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Submissions & TGA response: Proposed advisory statements for medicines - cough and cold medicines for use in children
The TGA would like to thank the organisations who have submitted written comments or made submissions in response to the consultation: Proposed advisory statements for medicines - Cough and cold medicines for use in children.
Submissions were received from the following industry group and organisations:
- Consultation submission: Australian Self Medication Industry (ASMI) (pdf,99kb)
- Consultation submission: Consumer Health Forum (CHF) (pdf,105kb)
TGA response to submission - proposed advisory statement - cough and cold medicines for use in children
|Topic||Summary of issues||TGA response|
|Quality of consultation document||The document did not provide clear numbering of the advisory statements and differed from the numbers allocated in the RASML 6 document.||
|Inadequacy of time allocated for consultation process.||There is inconsistency in the TGA nominated closing date for the consultation - 29 February 2012 in the consultation document and 22 February 2012 on the TGA website and this Consultation cover sheet. In either case, the allowed period of time does not allow for considered response.||
|Inconsistency in the wordings for the statements between Section 28 and the RASML/ARGOM consultation documents||There is inconsistency in the wordings for the statements between the Section 28 and the RASML/ARGOM consultation. The wordings in RASML/ARGOM have been made consistent with standard RASML formats. This includes changing the wording in warning statements C and E from 'use in children aged 'x' only on the advice of a doctor, pharmacist or nurse practitioner' to 'do not give to children aged between 'x' and 11 years except on the advice of a doctor, pharmacist or nurse practitioner'. There is a concern that sponsors complying with the Section 28 wording will be required to change their labelling again in future to comply with RASML wording.||
|Substitution of 'health care professional' with 'doctor, pharmacist or nurse practitioner'||Section 28 requirement that 'health/healthcare professional' will not be an acceptable substitute for the words 'doctor, pharmacist or nurse practitioner' in the Australian regulatory context. All labelling statements should be prepared based on a consumer's understanding. The average consumer does not take the time to consult legislation to determine what a health/healthcare professional is. Health/healthcare professional has been widely approved for use on labelling and in use for a long period of time, without any adverse effect. We also hold concern as to what this means to existing labels using this terminology.||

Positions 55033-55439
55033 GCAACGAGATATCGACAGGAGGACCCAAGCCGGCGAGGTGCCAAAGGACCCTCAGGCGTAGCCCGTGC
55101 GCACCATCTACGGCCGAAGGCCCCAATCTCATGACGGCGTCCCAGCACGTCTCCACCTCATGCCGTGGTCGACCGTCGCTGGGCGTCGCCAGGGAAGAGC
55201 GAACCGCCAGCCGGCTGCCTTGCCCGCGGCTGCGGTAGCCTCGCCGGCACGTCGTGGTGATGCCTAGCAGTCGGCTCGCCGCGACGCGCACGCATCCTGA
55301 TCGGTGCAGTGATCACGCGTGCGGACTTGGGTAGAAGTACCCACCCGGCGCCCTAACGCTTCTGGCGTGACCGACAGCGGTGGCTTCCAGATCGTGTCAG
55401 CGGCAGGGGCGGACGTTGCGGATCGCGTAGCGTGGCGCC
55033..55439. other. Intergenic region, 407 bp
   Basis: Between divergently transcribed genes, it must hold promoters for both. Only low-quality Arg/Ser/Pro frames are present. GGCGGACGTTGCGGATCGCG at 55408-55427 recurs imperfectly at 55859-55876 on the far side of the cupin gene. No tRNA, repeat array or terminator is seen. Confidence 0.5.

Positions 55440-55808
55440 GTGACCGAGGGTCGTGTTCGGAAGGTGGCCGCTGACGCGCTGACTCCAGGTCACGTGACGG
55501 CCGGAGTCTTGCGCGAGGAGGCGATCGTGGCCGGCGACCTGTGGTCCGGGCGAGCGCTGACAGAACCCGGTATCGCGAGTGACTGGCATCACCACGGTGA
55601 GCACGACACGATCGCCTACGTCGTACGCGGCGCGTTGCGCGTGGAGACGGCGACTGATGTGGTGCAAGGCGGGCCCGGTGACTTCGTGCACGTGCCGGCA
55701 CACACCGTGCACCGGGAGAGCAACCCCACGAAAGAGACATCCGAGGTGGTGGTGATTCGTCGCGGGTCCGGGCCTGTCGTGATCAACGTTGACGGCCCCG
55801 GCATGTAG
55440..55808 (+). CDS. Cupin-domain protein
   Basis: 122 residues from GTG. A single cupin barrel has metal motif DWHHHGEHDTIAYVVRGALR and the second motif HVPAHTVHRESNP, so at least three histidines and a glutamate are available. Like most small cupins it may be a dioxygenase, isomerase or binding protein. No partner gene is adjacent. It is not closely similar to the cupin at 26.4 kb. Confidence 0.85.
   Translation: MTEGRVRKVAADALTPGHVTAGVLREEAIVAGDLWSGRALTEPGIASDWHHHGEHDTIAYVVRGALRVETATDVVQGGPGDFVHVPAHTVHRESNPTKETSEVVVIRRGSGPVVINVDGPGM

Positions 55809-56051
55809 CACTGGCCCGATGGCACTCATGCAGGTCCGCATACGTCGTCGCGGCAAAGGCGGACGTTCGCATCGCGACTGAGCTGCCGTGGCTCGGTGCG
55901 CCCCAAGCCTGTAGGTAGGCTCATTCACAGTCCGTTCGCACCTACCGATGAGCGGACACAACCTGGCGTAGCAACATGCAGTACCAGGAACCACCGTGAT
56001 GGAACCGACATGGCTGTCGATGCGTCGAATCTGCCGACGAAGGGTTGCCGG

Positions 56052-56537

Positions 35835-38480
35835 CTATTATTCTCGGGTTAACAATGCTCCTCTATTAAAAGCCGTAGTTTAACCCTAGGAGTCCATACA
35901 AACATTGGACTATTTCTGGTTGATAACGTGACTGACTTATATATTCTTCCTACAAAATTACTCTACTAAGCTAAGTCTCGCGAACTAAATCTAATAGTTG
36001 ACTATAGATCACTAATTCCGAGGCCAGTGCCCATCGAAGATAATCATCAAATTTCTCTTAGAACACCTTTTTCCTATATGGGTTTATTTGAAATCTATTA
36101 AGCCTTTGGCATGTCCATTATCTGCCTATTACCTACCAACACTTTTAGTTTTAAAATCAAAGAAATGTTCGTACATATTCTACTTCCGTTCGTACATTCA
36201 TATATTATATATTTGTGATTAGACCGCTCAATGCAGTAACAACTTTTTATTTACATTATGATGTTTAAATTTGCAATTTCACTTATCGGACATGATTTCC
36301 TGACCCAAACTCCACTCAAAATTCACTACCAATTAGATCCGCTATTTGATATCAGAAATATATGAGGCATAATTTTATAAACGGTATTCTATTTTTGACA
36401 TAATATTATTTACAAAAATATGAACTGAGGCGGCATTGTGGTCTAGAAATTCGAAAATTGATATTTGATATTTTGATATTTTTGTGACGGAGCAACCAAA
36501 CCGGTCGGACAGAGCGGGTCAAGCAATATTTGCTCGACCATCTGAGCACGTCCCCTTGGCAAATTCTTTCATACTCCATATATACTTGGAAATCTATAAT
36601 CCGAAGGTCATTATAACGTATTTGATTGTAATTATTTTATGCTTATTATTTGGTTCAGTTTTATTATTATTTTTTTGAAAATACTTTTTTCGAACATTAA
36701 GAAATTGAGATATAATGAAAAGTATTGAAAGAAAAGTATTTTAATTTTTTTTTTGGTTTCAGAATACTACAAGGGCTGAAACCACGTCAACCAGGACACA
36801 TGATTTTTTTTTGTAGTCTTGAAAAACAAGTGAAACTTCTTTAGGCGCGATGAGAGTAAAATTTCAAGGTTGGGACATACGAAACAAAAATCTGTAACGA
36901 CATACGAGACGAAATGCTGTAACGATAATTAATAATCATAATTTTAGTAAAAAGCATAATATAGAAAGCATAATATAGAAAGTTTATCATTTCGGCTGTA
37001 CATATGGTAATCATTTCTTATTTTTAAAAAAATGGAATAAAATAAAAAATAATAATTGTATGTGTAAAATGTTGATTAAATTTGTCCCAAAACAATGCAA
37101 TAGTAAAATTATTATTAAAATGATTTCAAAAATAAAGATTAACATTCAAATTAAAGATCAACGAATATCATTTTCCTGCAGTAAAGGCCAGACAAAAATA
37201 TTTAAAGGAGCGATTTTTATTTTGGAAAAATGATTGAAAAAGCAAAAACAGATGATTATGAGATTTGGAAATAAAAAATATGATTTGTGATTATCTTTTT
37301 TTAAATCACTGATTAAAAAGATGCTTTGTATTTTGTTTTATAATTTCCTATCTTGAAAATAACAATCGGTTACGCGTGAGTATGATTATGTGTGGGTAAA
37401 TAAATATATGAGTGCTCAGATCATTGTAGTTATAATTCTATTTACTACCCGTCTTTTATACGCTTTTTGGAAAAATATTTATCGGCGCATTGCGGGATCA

|Consistent labelling requirements for ANTZPA - Bromhexine, Oxymetazoline and Xylometazoline||
The New Zealand (NZ) Cough and Cold Review Group considered the risk/benefit profile of cough and cold active ingredients separately, rather than as a group. Determinations were therefore also provided separately. In relation to medicines containing only bromhexine, the NZ Cough and Cold Review Group recommended they should remain restricted to adults and children two years of age and over as they appeared to be associated with lower risk of causing serious side effects.
In relation to intra-nasal decongestants (such as oxymetazoline and xylometazoline), the NZ Cough and Cold Review Group recommended that oxymetazoline and xylometazoline-containing medicines indicated for treatment of the symptoms of the common cold could be considered for use in children 2 years of age and over.
It was also noted that ARGOM Appendix 5, Paediatric Cough Cold and Flu Products (page 41), did not list bromhexine, thus implying that the under 6 years of age ruling did not apply to this active.
In addition, the list indicates products containing oxymetazoline and xylometazoline in nasal sprays are exempt from the determination relating to the cough/cold review.
To allow sponsors a harmonised trans-Tasman pack and avoid the cost burden of a potential two-step label change after an ANZTPA reconsideration, clarification on the acceptability of the use of a statement allowing use in children 2 years of age and above is requested.
|Guideline requiring all medicines to include clear directions for use.||Respondent recommended the provision of a guideline requiring all medicine labels to include clear directions for use, avoiding vague or negative language where possible and ensuring that all directions appear in plain English. Respondent also recommended that he document should specify that the directions for use and the advisory statements should be distinguished from the remainder of the label through the use of a larger font size.||